An expensive habit
Sometimes in lessons or masterclasses I see a moment occur when someone is learning new information and a new way to do something that is indisputably better, more effective than what they were doing before. It is a solution that they asked for, and that achieves their desired goal. They can hear and feel the effectiveness of the new thing, there is excitement and elation, but then a cloud crosses their face…
…but I paid a lot of money to learn to do it the old way.
I have had numerous artists tell me this outright. They have invested time and money in learning an ineffective model, and they experience resistance to change because of that past investment. Not because the new way is insufficient, but because they feel the burden of what seems like wasted time and resources.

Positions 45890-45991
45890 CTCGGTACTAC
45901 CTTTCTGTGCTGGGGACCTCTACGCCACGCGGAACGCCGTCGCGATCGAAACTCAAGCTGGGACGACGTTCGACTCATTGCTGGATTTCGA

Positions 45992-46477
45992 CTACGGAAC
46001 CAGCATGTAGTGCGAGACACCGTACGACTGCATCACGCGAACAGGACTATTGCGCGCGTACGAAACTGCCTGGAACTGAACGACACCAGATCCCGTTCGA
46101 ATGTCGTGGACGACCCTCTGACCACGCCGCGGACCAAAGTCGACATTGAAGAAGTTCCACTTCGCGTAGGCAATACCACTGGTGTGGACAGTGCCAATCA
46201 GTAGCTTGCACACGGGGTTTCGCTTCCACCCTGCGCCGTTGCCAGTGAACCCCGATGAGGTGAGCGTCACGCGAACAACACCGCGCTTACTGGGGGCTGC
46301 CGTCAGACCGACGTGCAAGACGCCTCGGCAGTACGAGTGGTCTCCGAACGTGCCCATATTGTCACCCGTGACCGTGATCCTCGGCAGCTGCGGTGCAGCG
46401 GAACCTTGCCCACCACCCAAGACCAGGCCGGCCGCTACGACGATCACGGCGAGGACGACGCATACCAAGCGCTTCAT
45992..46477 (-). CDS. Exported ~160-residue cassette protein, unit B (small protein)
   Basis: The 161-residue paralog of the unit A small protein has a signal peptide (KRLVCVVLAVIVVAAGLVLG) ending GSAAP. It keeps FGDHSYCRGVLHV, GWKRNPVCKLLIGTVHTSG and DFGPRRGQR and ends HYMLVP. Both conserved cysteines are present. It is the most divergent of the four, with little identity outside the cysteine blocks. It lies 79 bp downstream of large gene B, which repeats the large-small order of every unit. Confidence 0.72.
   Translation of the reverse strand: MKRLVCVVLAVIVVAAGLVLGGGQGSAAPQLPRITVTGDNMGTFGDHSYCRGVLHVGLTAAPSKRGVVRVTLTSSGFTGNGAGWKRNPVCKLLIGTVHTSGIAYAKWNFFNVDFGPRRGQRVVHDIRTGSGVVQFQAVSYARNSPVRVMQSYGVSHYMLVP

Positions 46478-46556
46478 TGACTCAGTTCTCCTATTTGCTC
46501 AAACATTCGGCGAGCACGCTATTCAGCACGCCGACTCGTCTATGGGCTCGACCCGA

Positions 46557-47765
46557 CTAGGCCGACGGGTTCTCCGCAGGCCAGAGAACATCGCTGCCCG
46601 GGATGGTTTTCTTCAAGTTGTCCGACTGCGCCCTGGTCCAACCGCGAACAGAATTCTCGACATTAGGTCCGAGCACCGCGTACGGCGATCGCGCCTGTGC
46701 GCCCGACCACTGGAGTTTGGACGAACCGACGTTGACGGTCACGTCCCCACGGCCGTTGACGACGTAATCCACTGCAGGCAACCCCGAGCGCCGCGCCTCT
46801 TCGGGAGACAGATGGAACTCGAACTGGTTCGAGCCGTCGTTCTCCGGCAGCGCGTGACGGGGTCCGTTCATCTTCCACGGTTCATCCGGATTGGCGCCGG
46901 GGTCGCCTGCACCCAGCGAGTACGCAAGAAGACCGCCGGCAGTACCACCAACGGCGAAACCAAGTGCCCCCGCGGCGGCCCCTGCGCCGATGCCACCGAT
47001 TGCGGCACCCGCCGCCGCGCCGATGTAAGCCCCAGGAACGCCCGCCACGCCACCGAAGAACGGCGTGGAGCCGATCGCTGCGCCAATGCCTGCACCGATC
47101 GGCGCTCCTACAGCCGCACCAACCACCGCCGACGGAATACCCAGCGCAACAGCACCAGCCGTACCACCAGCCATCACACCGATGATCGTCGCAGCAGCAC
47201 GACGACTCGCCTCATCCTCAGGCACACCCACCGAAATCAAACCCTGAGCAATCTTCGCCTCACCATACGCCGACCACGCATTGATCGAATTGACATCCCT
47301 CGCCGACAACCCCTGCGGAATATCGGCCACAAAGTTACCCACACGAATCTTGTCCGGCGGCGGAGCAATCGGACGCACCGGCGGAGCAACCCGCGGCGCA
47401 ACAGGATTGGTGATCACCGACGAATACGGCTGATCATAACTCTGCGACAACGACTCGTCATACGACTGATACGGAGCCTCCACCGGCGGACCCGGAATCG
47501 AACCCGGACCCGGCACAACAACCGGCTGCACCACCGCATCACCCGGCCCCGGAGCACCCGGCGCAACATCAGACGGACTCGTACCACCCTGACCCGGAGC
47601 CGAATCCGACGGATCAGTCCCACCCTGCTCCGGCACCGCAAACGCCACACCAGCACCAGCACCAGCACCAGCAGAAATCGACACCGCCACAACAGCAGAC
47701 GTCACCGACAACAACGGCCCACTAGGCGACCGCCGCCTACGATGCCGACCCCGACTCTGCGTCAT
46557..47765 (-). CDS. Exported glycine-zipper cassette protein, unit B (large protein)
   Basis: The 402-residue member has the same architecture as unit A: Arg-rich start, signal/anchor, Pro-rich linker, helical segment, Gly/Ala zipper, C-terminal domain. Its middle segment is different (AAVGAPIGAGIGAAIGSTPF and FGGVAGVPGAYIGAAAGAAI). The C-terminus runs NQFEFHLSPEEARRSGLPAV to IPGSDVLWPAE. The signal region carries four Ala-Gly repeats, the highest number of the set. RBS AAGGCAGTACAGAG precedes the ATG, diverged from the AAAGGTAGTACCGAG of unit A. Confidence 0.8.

For some, this is enough to inspire retreat. The reality of changing their thinking, even if it is in service of their own goals, is going to take additional work and they do not wish to pursue it.
For others, they are also serious, committed artists who are very invested in their technique- but also hold it lightly. They can see a way of thinking dispassionately about their work, a given technique or method, and appreciate it for its value while recognizing its limitations. They are happy to try something, knowing they are not defined by it- they can always make another choice.
I often tell groups of students, “I am not interested in getting you to substitute good habits for bad habits. I am not interested in getting you to use a particular technique. I just want you to know you have choices. And if some point, if you wish to, you can change.”
Doing something that doesn’t work might be familiar, but that does not mean it’s easy. It’s work either way. What can be changed is the amount of satisfaction derived from it.